Best U.S. National Parks
For more than 100 years, the National Park Service has managed millions of acres solely for the "enjoyment, education and inspiration of this and future generations." Today, 62 national parks in the United States draw more than 300 million visitors a year to unique natural wonders and unforgettable terrains. To determine the best U.S. national parks, U.S. News considered the opinions of both travel experts and recent park visitors. Do you have a favorite park? Cast your vote below. (Note: Some of the below destinations may be affected by the coronavirus outbreak. Check with the CDC and the U.S. Department of State before traveling.)
- View 29 PhotosBelongs on List?#1 in Best U.S. National ParksRead More
California's most-visited national park stands out for its bevy of impressive waterfalls, such as Vernal Fall and Bridalveil Fall, as well as unique granite rock formations like the Half Dome and El Capitan. Whatever your itinerary may be, make sure to stop by the Tunnel View Outlook, which offers a show-stopping panoramic view of Yosemite Valley. What's more, the picturesque lookout spot is relatively easy to access.
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Even if Yellowstone didn't hold the incredible distinction of being the world's first national park, the 2.2 million-acre park could easily stand on its own for its unique natural attractions and diverse geography. Here, travelers can get lost in the splendor of Yellowstone's many lakes, mountains, buffalo-filled valleys and, of course, its unmatched geysers and hot springs. To avoid the crowds that often plague the park, plan to visit in April, May, September or October.
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Water and mountains define this national park, which spans two mountain ranges and includes more than 700 lakes across Montana. Take advantage of the park's expansive hiking trails, and be sure to hit traveler favorites like the Trail of the Cedars and Iceberg Lake Trail. Other activities visitors can enjoy include a ride along scenic Going-to-the-Sun Road and a trip to the unique Waterton-Glacier International Peace Park, a UNESCO World Heritage Site.
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The Grand Canyon is so magnificent that even the highest quality photos don't do the park's beauty justice – you just have to see it in person. The 18-by-277-mile UNESCO World Heritage Site offers endless hiking opportunities, as well as the chance to raft the Colorado River. The turquoise waters of Havasu Falls are also a must-see attraction. For a slight break from the tourist crowds, head to the less-visited North Rim.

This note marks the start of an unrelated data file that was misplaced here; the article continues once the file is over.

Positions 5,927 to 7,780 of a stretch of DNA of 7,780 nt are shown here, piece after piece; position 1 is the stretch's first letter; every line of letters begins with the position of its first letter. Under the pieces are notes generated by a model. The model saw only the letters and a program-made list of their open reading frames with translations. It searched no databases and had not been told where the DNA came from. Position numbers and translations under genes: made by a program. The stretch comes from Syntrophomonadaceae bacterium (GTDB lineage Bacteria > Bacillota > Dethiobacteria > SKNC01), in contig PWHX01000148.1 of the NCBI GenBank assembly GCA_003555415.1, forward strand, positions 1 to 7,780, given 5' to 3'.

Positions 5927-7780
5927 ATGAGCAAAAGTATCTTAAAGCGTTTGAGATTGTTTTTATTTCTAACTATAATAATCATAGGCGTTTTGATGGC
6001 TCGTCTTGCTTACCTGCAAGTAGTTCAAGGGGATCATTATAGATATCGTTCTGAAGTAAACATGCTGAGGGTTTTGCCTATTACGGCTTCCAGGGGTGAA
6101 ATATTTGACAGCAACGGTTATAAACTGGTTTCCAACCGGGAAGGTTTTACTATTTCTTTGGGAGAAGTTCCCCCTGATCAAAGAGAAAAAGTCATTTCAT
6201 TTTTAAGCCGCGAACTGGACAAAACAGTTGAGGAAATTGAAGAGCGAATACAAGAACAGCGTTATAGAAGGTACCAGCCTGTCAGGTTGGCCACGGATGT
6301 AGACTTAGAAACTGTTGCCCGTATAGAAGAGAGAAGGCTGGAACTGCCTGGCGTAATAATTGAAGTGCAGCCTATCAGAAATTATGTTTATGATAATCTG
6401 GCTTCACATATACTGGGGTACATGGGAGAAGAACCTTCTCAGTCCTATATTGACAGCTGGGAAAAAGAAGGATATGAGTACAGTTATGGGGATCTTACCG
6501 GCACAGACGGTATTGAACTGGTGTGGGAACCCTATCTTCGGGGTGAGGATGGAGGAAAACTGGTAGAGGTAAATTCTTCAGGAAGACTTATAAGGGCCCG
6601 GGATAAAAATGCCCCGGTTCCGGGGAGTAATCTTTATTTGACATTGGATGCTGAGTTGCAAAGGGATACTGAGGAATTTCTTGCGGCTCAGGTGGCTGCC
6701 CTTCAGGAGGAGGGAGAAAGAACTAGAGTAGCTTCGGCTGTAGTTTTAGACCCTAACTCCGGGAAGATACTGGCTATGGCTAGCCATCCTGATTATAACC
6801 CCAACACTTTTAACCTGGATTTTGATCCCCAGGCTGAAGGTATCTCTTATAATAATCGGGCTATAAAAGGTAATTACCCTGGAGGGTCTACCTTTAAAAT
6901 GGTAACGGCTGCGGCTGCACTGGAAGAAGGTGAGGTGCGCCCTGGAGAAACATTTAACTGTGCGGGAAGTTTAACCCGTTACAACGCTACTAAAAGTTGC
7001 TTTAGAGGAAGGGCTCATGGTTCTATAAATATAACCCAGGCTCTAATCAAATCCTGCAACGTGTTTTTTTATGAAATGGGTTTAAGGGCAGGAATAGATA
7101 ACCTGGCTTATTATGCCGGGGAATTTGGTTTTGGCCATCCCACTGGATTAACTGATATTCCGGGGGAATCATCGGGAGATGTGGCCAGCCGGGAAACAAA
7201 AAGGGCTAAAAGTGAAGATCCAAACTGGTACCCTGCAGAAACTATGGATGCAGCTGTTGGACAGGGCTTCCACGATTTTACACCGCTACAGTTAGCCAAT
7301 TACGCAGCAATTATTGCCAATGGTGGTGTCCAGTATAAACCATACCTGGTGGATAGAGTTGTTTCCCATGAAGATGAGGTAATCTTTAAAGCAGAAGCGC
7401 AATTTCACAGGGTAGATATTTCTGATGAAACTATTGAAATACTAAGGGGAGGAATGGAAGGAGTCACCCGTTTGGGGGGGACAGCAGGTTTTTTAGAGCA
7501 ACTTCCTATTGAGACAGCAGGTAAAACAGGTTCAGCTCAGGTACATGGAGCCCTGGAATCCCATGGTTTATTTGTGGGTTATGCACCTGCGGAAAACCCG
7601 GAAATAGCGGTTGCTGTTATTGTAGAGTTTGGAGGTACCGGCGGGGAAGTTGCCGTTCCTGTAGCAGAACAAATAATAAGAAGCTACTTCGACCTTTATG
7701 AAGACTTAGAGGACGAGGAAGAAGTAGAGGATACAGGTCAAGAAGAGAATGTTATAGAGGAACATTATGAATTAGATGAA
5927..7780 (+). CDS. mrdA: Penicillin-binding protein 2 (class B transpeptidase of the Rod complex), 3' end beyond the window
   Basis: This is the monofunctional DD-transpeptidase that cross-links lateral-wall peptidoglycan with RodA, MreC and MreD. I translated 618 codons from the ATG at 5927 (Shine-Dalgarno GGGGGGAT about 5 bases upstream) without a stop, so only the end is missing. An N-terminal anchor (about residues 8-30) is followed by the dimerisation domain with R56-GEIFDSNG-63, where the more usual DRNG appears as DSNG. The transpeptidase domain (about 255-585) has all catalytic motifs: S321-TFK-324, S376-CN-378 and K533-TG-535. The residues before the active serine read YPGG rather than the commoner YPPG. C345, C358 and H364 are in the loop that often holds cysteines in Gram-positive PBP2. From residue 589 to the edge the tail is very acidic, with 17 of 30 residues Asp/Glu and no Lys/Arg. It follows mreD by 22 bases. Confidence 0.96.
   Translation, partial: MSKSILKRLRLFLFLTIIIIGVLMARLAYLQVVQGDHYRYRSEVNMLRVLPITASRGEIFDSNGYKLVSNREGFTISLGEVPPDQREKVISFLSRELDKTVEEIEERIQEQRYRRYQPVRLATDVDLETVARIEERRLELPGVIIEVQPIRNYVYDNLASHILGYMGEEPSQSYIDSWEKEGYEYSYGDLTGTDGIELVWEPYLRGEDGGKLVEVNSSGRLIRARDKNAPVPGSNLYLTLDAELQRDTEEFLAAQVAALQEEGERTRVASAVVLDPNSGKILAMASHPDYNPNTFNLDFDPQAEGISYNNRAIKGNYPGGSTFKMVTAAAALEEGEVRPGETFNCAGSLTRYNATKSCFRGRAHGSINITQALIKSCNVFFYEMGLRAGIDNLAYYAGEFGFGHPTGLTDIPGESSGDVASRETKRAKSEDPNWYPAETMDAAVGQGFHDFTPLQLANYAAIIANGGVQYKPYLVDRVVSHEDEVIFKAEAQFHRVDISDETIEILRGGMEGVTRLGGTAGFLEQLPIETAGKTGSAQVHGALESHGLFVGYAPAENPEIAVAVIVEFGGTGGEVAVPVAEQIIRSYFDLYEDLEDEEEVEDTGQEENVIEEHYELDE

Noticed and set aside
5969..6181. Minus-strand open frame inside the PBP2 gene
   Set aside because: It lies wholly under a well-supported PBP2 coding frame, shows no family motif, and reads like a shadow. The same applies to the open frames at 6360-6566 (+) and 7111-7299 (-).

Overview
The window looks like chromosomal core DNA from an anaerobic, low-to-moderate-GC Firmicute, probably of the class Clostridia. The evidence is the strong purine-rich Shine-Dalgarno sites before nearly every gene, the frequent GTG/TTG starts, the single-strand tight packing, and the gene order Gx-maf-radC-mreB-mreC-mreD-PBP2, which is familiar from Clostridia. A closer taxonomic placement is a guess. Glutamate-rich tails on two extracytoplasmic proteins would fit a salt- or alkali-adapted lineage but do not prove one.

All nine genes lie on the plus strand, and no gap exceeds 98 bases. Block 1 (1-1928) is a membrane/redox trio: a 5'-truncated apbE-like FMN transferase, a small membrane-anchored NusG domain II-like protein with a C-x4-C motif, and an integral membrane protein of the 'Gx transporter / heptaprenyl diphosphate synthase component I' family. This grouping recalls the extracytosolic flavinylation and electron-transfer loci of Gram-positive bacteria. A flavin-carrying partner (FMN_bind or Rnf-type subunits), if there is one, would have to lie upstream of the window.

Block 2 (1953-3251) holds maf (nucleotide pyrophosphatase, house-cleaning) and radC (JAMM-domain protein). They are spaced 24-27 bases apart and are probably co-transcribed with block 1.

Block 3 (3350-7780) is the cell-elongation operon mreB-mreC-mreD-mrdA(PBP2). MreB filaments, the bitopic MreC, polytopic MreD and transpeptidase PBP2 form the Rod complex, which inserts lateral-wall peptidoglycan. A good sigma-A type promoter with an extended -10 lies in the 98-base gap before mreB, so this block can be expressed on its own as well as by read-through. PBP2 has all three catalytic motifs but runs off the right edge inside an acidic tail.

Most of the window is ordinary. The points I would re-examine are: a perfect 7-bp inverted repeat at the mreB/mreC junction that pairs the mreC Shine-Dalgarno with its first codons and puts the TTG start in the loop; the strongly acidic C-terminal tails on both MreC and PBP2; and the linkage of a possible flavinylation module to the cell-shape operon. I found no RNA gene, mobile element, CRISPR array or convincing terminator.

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This Utah national park is a paradise for thrill-seekers. Hike Angel's Landing, which brings you up through a nearly 1,500-foot natural staircase, or trek The Narrows, a 10-mile hike through the thinnest section of Zion Canyon, which requires hikers to travel upstream through the Virgin River. For a less strenuous exploration of the park, hop in your car to traverse the 57-mile Zion Canyon Scenic Drive, which takes you past many of the park's most famous landmarks.
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Jackson Hole's backcountry is a wild wonderland begging to be explored. Once home to ranchers and fur trappers, the park now offers more than 200 miles of trails that weave through prairies, lakes and the park's most remarkable attribute, the jagged, snow-capped peaks of the Grand Teton mountain range. The Cascade Canyon Trail shows off the best of the park's stunning topography.
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Hoodoos are odd-shaped pillars of rock left standing from forces of erosion, and Bryce Canyon is home to the most extensive collection of hoodoos in the world. Located in southern Utah, the roughly 35,835-acre park offers an array of hiking opportunities. While the Bryce Canyon is most popular in the summer, previous visitors say the park's snow-covered landscape is an unforgettable sight.
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Established in 1929, Arches National Park covers nearly 77,000 acres in eastern Utah. Oddly shaped sandstone monuments riddle every view, and the formations make the park an excellent place for backpackers, rock climbers and hikers, not to mention photographers. Visitors will find a whopping 2,000-plus arches in the park; the most popular to see are Landscape Arch, Delicate Arch and Double Arch.
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The Rockies earn plenty of points for their convenience. Sitting just 70 miles north of Denver, the area makes for an easy daytrip. However, you could spend days exploring this park. The Rockies' magnificent landscape is one for the books, featuring 355 miles of scenic trails, 147 lakes and 118 peaks taller than 10,000 feet. If you're short on time, Emerald Lake Trail is a popular trek that's less than 5 miles round trip and promises spectacular alpine views.
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Haleakala National Park#10 in Best U.S. National Parks
Come to this national park on Maui and you'll be treated to one of the best sunrises in the world. The name of this Hawaiian park actually translates to "house of the sun," and it's easy to see why once you've reached the visitors center, where fellow travelers gather to witness the sunrise from more than 10,000 feet above sea level. Other noteworthy pursuits here include exploring its bevy of breathtaking waterfalls and hiking inside the crater to admire the vibrant terrain.
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